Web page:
Street Style: Tales From the Thrift

By Kestrel Jenkins

Christina Jelski of Tales from the Thrift

Originally from the Midwest, Christina moved to New York City in 2010 to pursue a career in magazine publishing. She quickly realized that supporting her shopping habits would be challenging on an entry-level salary, especially in a city as expensive as New York.

"Luckily, I discovered the treasure troves that are New York City's thrift stores, and I've been obsessed with the hunt ever since!" 

Fast forward to 2013, and after honing her shopping skills and learning more about the environmentally- and ethically-questionable fast-fashion industry, Christina decided to launch her blog :: Tales from the Thrift :: to encourage others to thrift, swap and shop secondhand.

"Nowadays, thrifting is no longer a financial necessity, but something I choose to do–not only is it eco-friendly, but I enjoy the challenge of finding hidden gems and vintage treasures. And that's not to say I don't supplement my wardrobe with the occasional retail item now and then, but I'd estimate that today at least 75% of my closet is sourced from thrift and consignment stores or swaps."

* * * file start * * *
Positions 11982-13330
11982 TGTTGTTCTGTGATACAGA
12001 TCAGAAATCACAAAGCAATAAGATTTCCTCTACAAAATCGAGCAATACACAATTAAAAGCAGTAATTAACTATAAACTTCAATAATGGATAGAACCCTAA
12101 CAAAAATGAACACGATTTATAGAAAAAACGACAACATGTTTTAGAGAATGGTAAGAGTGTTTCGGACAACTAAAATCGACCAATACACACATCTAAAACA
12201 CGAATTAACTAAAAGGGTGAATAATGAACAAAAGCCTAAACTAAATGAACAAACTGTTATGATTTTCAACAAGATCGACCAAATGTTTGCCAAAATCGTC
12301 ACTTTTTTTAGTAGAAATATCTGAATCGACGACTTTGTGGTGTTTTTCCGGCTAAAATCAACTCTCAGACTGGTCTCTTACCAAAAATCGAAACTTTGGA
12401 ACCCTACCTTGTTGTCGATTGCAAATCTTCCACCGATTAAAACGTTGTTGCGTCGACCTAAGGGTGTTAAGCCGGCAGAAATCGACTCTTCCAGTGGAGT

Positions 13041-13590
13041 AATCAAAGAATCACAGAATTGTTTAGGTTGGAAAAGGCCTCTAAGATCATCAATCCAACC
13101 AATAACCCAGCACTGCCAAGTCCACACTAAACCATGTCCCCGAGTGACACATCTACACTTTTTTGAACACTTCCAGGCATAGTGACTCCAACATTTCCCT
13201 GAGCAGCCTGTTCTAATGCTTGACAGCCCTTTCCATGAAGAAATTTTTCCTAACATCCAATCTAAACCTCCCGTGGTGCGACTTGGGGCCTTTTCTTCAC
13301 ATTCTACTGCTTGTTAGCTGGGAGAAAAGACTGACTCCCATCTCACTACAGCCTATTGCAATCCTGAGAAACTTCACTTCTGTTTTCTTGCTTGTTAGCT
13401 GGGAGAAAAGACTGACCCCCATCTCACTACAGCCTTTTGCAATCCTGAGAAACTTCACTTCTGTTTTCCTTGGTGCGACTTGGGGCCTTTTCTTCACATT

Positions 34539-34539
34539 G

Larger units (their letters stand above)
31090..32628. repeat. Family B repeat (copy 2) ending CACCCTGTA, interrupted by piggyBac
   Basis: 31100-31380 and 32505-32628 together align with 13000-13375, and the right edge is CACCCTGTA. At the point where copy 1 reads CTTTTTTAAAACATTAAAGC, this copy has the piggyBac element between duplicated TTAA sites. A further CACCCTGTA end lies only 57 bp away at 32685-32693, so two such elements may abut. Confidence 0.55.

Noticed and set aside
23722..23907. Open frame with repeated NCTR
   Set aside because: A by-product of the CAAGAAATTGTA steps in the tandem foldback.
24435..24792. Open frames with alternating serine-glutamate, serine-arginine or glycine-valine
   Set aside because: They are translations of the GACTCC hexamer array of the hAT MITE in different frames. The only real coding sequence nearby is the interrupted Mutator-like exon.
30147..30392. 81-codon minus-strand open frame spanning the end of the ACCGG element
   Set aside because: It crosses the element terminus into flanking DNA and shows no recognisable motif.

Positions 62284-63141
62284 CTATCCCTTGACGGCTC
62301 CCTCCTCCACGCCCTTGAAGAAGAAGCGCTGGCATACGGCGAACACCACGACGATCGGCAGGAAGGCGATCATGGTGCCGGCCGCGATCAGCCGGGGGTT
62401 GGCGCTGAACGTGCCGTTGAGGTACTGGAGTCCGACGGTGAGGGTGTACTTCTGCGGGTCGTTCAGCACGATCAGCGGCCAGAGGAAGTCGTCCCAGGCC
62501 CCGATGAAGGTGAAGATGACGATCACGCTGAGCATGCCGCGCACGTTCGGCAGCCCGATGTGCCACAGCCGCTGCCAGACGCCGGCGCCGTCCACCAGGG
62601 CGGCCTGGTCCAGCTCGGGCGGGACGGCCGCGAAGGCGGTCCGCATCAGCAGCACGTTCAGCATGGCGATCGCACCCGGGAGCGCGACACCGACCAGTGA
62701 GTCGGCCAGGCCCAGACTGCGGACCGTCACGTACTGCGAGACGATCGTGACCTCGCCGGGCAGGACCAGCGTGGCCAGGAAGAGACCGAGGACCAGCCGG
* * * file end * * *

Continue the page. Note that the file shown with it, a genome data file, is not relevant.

Fringe Top & Lace Skirt (both purchased for $1 from Buffalo Exchange's annual Earth Day $1 Sale; all sale proceeds benefited the Humane Society's Fund For Animals)
Nude Heels (thrifted for $5 from Cauz for Pawz, an NYC-based thrift store that donates to animal rescue groups)
Sunglasses (a free hand-me-down from a friend)


Kestrel JenkinsAbout The Author

Kestrel is a globetrotter with small-town Wisconsin spirit. She has lived in Chile, London, Madrid & New York, soaking up and absorbing every moment of fashion and difference along the way. She has worked with People Tree, Global Action Through Fashion, The GreenShows, FashionMeGreen, Fashioning Change, Ecouterre, Inhabitat & EcoSalon. She loves words & garments, and reorganizing them both. For Kestrel, fashion is her favorite way to share stories. Her most recent endeavor, AWEAR, is a style-driven project intended to help inspire us to think about where our clothes are made, what they are made of, and who makes them.


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